Jan 31, 2013
CWAers at New Flyer will soon start manufacturing up to 900 environmentally-friendly compressed natural gas buses for Los Angeles, creating about 150 jobs at the Minnesota plant and 50 jobs at a new California service center.
"It's a big boost for us because we're in contract negotiations in three weeks," said John Desm, president of CWA Local 7304.
The $302.9 million contract from LA Metro -- finalized just last week -- was the result of a strong movement building campaign.
It all started last summer with Desm's work with CWA Legislative Director Shane Larson to pressure members of Congress to pass a new transportation bill. That bill freed up federal funding so cities could purchase new buses, and New Flyer put in a bid with LA Metro.
When Blue Green Alliance, a partnership between 14 of the country's largest unions and environmental organizations, heard through the grapevine that New Flyer was a finalist for the LA Metro contract, it immediately reached out to CWA Local 7304. Brian Lombardozzi, a senior policy analyst at the alliance, gathered material to paint a clear picture of what these manufacturing jobs in Minnesota meant for workers, but also the greater community. It was a great narrative: This contract could potentially create an extra third shift in production that would boost employment at the factory and give a big boost to the local economy. Los Angeles taxpayer dollars would go towards employing high-skilled, union workers working with cutting-edge technology.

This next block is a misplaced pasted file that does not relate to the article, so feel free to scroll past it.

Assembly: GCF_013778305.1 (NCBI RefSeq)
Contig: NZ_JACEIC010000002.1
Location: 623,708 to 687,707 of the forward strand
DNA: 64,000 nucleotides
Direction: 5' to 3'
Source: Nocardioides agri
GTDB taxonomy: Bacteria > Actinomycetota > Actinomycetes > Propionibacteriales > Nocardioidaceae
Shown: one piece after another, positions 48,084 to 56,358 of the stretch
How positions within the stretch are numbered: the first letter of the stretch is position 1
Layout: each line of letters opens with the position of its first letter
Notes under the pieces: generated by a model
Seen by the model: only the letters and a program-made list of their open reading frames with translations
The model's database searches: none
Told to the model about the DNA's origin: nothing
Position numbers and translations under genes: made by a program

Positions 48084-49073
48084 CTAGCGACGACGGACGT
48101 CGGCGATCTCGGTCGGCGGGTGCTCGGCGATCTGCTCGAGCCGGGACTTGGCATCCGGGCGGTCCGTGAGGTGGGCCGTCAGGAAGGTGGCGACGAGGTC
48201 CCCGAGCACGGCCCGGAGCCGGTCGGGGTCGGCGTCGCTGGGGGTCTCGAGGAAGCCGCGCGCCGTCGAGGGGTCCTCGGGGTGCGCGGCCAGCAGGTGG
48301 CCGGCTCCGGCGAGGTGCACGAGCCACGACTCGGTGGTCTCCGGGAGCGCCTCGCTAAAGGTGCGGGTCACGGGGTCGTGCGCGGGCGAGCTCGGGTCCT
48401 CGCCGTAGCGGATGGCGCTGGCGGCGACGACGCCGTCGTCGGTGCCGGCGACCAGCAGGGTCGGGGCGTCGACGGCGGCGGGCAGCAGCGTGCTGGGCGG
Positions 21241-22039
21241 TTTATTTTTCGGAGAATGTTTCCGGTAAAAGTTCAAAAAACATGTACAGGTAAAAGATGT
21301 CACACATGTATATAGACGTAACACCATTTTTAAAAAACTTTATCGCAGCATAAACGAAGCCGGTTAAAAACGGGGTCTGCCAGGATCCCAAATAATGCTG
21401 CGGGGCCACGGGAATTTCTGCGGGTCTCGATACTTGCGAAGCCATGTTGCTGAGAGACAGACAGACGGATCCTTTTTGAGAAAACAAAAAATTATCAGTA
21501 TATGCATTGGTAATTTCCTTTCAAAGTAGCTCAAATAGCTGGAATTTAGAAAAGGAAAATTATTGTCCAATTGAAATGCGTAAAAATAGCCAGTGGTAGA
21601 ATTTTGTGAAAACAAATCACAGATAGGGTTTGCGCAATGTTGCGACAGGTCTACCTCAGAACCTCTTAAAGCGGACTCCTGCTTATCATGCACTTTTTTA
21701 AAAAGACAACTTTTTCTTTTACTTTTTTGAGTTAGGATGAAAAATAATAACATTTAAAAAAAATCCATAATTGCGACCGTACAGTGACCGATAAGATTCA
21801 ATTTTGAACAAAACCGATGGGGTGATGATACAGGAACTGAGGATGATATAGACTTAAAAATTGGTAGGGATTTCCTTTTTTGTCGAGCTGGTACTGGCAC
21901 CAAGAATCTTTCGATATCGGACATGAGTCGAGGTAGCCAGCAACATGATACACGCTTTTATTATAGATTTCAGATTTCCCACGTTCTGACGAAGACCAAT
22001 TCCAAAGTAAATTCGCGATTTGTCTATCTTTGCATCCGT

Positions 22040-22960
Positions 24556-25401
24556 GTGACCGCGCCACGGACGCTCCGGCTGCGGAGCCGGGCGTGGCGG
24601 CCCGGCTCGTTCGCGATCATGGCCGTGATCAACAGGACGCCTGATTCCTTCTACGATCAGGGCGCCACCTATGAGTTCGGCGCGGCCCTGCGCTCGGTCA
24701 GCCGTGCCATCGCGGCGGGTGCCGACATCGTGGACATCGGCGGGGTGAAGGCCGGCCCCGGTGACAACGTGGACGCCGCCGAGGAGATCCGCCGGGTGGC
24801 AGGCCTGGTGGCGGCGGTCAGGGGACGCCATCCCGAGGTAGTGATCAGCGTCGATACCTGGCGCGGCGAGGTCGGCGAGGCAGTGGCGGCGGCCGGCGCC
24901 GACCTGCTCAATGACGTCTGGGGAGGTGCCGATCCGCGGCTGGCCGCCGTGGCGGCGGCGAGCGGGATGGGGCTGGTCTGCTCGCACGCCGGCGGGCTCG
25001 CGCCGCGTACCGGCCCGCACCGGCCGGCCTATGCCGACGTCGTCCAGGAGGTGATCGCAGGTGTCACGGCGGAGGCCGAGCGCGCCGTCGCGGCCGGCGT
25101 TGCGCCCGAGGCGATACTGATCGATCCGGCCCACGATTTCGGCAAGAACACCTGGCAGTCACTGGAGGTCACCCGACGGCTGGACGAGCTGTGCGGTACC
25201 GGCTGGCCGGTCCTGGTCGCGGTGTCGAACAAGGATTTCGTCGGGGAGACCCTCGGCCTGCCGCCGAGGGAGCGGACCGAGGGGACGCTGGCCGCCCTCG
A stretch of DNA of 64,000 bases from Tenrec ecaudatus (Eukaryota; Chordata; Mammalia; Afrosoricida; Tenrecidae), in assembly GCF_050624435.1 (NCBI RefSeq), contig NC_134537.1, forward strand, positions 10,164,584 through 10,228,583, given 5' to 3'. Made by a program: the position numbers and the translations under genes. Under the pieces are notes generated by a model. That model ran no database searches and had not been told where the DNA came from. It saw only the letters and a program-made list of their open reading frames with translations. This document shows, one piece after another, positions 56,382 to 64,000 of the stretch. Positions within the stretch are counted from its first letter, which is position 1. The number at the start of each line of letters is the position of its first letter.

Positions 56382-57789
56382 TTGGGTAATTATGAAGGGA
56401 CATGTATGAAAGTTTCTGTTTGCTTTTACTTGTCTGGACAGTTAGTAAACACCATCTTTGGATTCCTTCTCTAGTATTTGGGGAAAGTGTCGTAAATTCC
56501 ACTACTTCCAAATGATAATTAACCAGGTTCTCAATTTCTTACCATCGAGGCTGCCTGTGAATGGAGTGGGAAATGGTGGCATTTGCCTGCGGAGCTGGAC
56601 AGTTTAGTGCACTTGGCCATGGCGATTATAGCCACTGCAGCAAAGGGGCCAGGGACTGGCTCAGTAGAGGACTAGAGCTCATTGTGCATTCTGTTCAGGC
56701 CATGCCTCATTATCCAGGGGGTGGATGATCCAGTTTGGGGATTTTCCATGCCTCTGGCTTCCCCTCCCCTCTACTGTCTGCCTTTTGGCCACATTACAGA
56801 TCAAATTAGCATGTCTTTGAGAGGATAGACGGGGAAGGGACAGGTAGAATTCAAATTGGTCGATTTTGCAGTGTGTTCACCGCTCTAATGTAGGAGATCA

CWA President Larry Cohen worked to get that information into the hands of Maria Elena Durazo, executive secretary-treasurer of the Los Angeles County Federation of Labor. And Durazo sent a letter to LA Metro supporting New Flyer's bid.
"We have heard from a representative group of workers form the New Flyer facility in Minnesota," she wrote. "According to these workers -- who we have encouraged to separately write to you -- the facility in Minnesota is completely unionized, provides good wages, benefits and excellent working conditions and provides ongoing training and career path opportunities for all their employees."
Desm began taking transit officials on tours of the factory in St. Cloud, Minn. At the same time, CWA, Los Angeles Alliance for a New Economy and AFL-CIO rallied workers for a flyer campaign and actions in California to raise awareness about New Flyer's bid.
"I thought, 'Wow, look at this network. We have people who we don't even know supporting us there,'" said Desm. "For me, it's an eye opener. Look at the power."
New Flyer is planning to start hiring workers for the St. Cloud manufacturing facility in April, and it's preparing to open a new service center in Los Angeles, which will employ another 50 workers. Under the contract, LA Metro has ordered 550 buses with an option for another 350 buses in the future.
"Everything is hand built. We practically build Lamborghinis -- in other words, no automation in our plant and everything is built here in America," said Desm. "You can't get more Build America than what we're doing right now."
Now the goal is use LA Metro and New Flyer as a model for other large transportation projects.
"Victories take a long time to get," said Lombardozzi, who has been working on getting transit agencies to buy domestic products and support good union jobs since 2010. "But hopefully we can build on this one get some more."